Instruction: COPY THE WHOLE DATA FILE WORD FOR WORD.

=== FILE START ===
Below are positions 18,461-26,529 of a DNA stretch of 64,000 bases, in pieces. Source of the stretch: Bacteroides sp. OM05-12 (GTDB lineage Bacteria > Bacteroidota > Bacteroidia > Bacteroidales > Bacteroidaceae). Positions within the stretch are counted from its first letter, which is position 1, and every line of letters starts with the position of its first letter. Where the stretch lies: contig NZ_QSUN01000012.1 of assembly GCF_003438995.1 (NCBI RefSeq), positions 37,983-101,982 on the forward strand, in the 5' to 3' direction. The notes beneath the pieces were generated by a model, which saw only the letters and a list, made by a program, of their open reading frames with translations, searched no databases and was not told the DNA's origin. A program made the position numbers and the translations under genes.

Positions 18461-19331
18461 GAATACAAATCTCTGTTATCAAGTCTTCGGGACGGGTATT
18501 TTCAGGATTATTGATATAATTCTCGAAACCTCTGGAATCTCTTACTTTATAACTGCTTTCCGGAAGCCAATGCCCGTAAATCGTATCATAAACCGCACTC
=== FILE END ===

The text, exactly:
Below are positions 18,461-26,529 of a DNA stretch of 64,000 bases, in pieces. Source of the stretch: Bacteroides sp. OM05-12 (GTDB lineage Bacteria > Bacteroidota > Bacteroidia > Bacteroidales > Bacteroidaceae). Positions within the stretch are counted from its first letter, which is position 1, and every line of letters starts with the position of its first letter. Where the stretch lies: contig NZ_QSUN01000012.1 of assembly GCF_003438995.1 (NCBI RefSeq), positions 37,983-101,982 on the forward strand, in the 5' to 3' direction. The notes beneath the pieces were generated by a model, which saw only the letters and a list, made by a program, of their open reading frames with translations, searched no databases and was not told the DNA's origin. A program made the position numbers and the translations under genes.

Positions 18461-19331
18461 GAATACAAATCTCTGTTATCAAGTCTTCGGGACGGGTATT
18501 TTCAGGATTATTGATATAATTCTCGAAACCTCTGGAATCTCTTACTTTATAACTGCTTTCCGGAAGCCAATGCCCGTAAATCGTATCATAAACCGCACTC